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Understanding Biden’s bipartisan infrastructure plan

By Ariel Steinsaltz
Staff Writer

On March 31, the Biden administration launched the American Jobs Plan, which aims to enhance infrastructure of all kinds. The plan is “an investment in America that will create millions of good jobs, rebuild our country’s infrastructure, and position the United States to out-compete China,” according to the White House website

The American Jobs plan aims to improve various aspects of American life through the creation of new infrastructure jobs and its investment in the ongoing climate crisis (Envato Elements).

The plan intends to tackle climate change and take on China’s growing power, while also addressing racial inequality. Among the items in the plan are attempts to revamp transportation infrastructure, provide clean water, electricity and internet to all Americans, improve educational and childcare facilities, raise wages for caregivers and train workers for new emerging skills, according to the White House. 

The plan entails about $2 trillion dollars in total spending over the next eight years. To get the money for this spending, the plan would raise the corporate tax rate to 28%, as well as raise global tax rates to discourage the use of tax havens and offshoring. The president said the plan would help create “the strongest, most resilient, innovative economy in the world”  and create millions of jobs, according to CNBC

Some specific elements include the intention to fix 20,000 miles of road and 10,000 bridges. It also aims to replace diesel-powered vehicles with electric vehicles and replace lead pipes for drinking water. The plan specifically focuses on improving transportation in communities of color that were harmed by previous infrastructure projects, as well as strengthening buildings and utility grids in marginalized communities likely to be more impacted by severe weather, according to CNBC.

This was Biden’s second big spending plan in a month after his Coronavirus relief plan, which had a price of $1.9 trillion. After the approval of this plan to create jobs, fix infrastructure, and fight climate change, the administration plans to present a new proposal in a few weeks to improve education and increase access to health care and paid leave, according to CNBC. 

Speaking on the infrastructure plan, Biden stated, “These are investments we have to make. We can afford to make them. To put it another way — we can’t afford not to.”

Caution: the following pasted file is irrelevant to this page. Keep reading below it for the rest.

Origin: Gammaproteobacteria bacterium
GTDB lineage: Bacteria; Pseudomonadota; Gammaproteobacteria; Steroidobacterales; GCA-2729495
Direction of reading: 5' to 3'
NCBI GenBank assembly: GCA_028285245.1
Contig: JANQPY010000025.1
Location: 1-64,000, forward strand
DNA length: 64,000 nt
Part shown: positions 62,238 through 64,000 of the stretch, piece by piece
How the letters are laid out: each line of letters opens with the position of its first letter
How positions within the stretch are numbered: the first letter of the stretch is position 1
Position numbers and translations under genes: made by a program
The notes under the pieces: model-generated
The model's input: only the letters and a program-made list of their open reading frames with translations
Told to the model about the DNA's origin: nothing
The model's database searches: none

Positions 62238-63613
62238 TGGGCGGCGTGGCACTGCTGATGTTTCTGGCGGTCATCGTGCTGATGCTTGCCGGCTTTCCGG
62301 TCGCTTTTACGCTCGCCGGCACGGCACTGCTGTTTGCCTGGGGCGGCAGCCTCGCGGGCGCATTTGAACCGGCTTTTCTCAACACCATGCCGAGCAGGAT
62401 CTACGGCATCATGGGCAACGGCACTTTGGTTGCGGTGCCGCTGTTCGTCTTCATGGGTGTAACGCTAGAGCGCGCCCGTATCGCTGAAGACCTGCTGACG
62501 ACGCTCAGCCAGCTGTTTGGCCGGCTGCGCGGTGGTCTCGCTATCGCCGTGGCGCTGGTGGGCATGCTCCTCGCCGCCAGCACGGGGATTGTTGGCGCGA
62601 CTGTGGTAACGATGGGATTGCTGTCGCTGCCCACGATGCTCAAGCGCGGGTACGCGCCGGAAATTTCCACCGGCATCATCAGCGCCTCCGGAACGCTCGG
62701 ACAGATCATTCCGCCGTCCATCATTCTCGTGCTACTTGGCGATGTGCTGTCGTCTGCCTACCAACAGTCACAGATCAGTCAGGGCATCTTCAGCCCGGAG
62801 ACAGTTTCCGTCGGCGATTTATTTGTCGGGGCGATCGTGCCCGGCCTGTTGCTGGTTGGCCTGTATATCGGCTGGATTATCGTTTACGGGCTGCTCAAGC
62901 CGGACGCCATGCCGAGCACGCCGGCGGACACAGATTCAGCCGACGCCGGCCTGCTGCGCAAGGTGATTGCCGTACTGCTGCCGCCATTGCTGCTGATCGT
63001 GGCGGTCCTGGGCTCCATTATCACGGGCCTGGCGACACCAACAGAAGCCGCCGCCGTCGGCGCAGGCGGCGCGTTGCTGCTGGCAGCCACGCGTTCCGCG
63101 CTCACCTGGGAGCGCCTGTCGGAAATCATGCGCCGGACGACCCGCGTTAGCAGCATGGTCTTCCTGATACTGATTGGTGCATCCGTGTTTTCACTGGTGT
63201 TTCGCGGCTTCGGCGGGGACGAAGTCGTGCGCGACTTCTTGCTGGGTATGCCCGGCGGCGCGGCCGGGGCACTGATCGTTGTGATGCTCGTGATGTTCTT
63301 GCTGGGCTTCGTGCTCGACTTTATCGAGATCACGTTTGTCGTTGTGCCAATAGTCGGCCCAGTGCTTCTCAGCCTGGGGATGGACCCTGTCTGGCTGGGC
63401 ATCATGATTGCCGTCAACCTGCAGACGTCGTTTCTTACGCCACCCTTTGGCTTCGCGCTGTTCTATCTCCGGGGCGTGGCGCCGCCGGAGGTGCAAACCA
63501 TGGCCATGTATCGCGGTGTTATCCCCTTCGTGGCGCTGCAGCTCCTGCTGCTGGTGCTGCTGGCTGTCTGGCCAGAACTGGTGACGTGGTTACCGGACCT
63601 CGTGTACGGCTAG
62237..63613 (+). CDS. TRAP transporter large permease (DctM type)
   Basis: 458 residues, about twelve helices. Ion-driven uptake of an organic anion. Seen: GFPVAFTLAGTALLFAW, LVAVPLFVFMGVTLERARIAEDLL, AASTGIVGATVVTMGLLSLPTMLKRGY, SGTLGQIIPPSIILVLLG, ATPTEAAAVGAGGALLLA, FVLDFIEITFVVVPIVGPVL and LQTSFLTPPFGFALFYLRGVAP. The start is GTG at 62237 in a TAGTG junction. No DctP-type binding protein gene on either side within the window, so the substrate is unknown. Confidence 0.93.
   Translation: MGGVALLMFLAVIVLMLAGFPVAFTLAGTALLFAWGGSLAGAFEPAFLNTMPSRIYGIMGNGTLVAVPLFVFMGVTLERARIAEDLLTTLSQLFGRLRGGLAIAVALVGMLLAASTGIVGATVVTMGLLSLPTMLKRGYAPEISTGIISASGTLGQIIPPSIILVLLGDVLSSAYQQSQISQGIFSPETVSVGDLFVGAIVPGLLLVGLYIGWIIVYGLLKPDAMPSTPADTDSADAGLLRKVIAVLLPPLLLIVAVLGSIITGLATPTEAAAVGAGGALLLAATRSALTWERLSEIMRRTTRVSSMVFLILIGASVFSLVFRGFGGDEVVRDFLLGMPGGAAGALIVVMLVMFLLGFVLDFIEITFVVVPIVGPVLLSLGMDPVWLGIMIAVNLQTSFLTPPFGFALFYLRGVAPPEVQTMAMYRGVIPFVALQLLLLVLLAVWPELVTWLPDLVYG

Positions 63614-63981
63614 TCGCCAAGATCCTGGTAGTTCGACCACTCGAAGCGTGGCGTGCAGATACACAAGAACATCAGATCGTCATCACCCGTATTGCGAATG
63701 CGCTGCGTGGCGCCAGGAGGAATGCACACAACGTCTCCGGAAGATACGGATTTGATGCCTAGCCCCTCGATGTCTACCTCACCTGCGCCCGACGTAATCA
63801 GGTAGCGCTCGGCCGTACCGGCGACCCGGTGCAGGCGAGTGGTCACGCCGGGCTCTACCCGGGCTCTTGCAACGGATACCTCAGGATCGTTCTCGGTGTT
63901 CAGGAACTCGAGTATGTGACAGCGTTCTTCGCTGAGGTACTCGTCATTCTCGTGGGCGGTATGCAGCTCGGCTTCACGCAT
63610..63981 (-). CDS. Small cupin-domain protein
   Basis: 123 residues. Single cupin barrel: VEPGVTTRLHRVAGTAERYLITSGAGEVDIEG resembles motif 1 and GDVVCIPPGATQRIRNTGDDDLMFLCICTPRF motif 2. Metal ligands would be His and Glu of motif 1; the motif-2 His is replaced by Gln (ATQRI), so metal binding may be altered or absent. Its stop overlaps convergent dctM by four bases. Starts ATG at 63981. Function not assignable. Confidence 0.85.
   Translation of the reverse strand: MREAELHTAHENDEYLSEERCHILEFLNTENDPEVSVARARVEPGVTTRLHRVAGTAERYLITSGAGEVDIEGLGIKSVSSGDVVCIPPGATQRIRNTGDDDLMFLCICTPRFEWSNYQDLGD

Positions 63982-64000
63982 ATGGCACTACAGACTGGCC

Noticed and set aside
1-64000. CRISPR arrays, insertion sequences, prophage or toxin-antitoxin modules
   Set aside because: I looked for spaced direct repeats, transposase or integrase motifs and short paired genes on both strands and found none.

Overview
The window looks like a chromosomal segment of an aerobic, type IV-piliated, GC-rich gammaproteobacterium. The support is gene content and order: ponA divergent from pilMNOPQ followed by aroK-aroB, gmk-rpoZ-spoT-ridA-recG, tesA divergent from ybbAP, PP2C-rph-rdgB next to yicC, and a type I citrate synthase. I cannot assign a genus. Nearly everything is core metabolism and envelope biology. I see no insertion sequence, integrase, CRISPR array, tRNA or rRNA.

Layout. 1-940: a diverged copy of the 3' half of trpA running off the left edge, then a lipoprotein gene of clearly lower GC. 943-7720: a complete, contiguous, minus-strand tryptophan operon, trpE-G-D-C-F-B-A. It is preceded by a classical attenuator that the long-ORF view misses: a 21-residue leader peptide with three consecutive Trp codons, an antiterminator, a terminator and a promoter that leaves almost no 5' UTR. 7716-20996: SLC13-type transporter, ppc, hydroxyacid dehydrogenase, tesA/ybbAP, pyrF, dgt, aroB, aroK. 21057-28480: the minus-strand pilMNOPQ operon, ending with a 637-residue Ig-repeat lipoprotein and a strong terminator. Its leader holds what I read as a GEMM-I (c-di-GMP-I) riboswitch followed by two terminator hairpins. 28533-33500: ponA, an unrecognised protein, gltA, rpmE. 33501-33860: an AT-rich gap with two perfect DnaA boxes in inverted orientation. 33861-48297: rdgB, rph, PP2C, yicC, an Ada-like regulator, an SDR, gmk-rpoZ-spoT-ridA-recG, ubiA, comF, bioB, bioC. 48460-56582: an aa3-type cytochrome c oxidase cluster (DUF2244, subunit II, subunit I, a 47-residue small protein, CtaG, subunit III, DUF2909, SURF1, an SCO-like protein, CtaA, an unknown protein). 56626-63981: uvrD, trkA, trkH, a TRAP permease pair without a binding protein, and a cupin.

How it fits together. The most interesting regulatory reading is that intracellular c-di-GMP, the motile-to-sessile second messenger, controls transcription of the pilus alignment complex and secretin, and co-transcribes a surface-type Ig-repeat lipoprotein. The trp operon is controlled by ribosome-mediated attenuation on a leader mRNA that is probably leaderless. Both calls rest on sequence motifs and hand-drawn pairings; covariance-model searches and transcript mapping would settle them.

The plan will inevitably face challenges in Congress. Democrats control both houses by slim margins, but will still face challenges from Republicans such as Senate Minority Leader Mitch McConnell, who has said he most likely will not support the proposal. In general, Republicans are in favor of many elements of the plan, such as rebuilding transportation infrastructure and expanding access to the internet, but they do not support the planned tax raises that are a part of the plan, CNBC reports. 

Biden urged Republican lawmakers to support his plan by emphasizing that Republican voters were in favor of it, but polling suggests this is not the case: 56% of adults in the country are in favor of the plan, including most Democrats and half of independents, but Republicans are largely opposed to the policy, according to NPR

Some criticism of the plan has been related to Biden looking to future technologies with things like investing in charging stations for electric vehicles. Critics say the president is defining infrastructure too broadly, according to NPR. Biden rejected this notion, saying that trains and highways were not considered part of infrastructure until they were envisioned and built. Many Americans agree that the plan largely qualifies as infrastructure, but are more split on whether the climate initiatives fall under that category.

The polls also show that Republican voters are especially against the proposed methods to pay for the plan, not wanting to raise taxes on the wealthy or increase the corporate tax rates, NPR reports. 

Speaking on the tax hikes, Biden said he would not increase burdens on anybody making less than $400,000 a year and that his goal was not to punish wealthy people, but only to create more opportunities for everybody else. He hopes to be able to get Republican support for the bill, and says Democrats are open to good-faith negotiations.

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